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Thread: Some Thoughts on IAM

  1. #181
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    Default Re: Some Thoughts on IAM


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    Quote Originally Posted by The Spin Doctor View Post
    I don't think they do completely... if I remember right, the engineers dialled about 50% dive back in with Telelever because the front felt 'dead' to the rider without it.

    I remember watching a trainee on a BM GS1150 hit the brakes halfway round a corner when a coach came the other way taking up quite a lot of room. The bike sat up and I have no idea how he avoided hitting it. It was one of the very few brown trouser moments I've had on my courses.
    Have you ridden a bike with trailing link front end? The front lifts under braking! Goes totally against expectations - the owner warned me that some people panic and lose the front when they overbrake and lock up.

    Intriguingly, on the Combe training day, Hopp suggested 'loading the front' into bends. I asked about the benefits and was told it didn't apply to me on the R.

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    Default Re: Some Thoughts on IAM

    [QUOTE=Horse;2854993]Have you ridden a bike with trailing link front end? The front lifts under braking! Goes totally against expectations - the owner warned me that some people panic and lose the front when they overbrake and lock up.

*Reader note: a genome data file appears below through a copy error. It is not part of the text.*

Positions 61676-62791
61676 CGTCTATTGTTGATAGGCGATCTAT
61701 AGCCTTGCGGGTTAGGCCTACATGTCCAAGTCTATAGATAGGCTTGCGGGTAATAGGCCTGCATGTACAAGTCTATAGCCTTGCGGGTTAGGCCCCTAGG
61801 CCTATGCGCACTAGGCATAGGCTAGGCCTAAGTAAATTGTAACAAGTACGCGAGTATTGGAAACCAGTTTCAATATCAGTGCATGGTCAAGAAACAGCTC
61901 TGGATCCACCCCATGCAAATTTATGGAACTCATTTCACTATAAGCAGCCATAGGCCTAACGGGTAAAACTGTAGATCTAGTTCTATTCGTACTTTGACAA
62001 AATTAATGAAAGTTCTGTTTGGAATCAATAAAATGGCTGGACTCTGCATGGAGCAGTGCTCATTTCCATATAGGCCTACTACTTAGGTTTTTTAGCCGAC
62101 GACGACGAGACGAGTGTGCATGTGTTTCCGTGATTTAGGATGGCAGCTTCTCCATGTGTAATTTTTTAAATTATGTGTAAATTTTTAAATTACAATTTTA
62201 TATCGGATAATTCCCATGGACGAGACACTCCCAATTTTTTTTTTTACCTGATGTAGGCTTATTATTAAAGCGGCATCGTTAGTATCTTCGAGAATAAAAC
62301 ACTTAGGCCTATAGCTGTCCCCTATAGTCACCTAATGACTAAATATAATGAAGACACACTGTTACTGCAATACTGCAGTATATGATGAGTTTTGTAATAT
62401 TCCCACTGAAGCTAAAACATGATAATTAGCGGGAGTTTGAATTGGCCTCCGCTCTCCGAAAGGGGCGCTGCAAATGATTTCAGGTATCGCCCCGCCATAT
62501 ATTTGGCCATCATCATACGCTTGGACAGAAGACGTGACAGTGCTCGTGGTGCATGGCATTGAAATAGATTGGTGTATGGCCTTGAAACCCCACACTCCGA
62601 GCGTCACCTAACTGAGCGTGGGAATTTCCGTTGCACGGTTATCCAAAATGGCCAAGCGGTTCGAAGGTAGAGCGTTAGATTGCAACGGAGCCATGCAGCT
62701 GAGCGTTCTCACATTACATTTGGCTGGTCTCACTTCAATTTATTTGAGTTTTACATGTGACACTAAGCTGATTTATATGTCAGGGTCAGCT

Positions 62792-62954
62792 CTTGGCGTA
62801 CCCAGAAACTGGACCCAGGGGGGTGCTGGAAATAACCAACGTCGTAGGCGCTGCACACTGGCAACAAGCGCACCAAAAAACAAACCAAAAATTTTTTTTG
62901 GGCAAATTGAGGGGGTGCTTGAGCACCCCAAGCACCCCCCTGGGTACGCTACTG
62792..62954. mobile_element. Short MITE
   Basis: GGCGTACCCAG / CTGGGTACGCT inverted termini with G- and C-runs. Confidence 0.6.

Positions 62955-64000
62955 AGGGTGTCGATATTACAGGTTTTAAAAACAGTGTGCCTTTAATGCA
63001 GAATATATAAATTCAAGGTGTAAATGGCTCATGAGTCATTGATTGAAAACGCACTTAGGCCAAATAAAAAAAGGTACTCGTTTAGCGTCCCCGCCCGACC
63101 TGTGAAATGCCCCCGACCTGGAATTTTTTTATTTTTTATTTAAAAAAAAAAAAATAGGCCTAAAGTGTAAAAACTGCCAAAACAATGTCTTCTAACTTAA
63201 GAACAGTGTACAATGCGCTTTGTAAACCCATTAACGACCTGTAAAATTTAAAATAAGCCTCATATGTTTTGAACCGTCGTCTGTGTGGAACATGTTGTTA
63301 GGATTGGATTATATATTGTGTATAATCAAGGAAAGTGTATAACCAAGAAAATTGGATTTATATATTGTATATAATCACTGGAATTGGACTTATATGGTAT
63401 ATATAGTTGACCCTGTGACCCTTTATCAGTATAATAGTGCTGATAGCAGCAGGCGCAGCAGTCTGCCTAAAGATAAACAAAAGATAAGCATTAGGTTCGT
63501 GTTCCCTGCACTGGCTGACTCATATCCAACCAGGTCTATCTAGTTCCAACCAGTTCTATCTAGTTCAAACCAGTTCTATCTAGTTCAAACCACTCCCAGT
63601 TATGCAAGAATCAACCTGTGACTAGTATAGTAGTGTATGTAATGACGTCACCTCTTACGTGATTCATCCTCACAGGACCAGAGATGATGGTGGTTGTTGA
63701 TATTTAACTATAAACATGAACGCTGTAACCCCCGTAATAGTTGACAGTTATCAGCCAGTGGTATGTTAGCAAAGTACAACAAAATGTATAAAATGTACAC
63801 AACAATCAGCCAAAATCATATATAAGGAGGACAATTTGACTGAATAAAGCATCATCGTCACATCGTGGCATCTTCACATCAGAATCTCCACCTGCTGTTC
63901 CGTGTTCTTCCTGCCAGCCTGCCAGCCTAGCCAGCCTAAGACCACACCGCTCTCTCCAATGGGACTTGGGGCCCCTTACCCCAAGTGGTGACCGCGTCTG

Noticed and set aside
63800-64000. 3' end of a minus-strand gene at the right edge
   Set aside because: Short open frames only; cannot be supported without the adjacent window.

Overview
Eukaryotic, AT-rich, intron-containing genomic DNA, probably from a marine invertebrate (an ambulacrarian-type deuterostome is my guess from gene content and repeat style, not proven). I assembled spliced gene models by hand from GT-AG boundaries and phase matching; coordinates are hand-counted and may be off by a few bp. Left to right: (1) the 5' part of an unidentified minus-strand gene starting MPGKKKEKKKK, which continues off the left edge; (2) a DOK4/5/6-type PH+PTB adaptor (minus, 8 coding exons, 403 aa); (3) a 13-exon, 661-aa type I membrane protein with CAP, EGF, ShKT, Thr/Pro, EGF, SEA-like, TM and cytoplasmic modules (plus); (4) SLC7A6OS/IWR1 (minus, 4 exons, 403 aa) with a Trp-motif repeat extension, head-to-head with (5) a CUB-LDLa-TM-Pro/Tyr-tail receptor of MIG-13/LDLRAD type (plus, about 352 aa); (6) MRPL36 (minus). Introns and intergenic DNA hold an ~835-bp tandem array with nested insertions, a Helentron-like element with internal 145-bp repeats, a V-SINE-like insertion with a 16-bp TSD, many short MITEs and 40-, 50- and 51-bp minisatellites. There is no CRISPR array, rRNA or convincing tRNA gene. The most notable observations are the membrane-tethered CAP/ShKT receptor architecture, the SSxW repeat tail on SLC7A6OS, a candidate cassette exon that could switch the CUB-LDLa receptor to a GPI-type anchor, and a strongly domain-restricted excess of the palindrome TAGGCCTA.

Yes, those Honda step through thingies.


    Intriguingly, on the Combe training day, Hopp suggested 'loading the front' into bends. I asked about the benefits and was told it didn't apply to me on the R.
    I remember you saying that... that's an area of significant confusion. I'm totally unconvinced by the idea because at the same time as you 'load the front' and increase the downward pressure adding grip, you're also adding a tangential force which wants to make the tyre slid out.

    And that means if you DO lose grip - and as I mentioned a moment ago, the road rarely has consistent grip - the added force is going to reduce your already slim chance of recovering on a non-ABS bike... as you see demonstrated at virtually any race meeting on the tv.

    I'm sure there's a solid explanation in one of the heavyweight motorcycle design books as to exactly what DOES happen but the one I looked at wasn't in English but in maths - not my strong point.

  3. #183
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    Default Re: Some Thoughts on IAM

    Quote Originally Posted by The Spin Doctor View Post
    Quote Originally Posted by Horse View Post
    Have you ridden a bike with trailing link front end? The front lifts under braking! Goes totally against expectations - the owner warned me that some people panic and lose the front when they overbrake and lock up.
    Yes, those Honda step through thingies.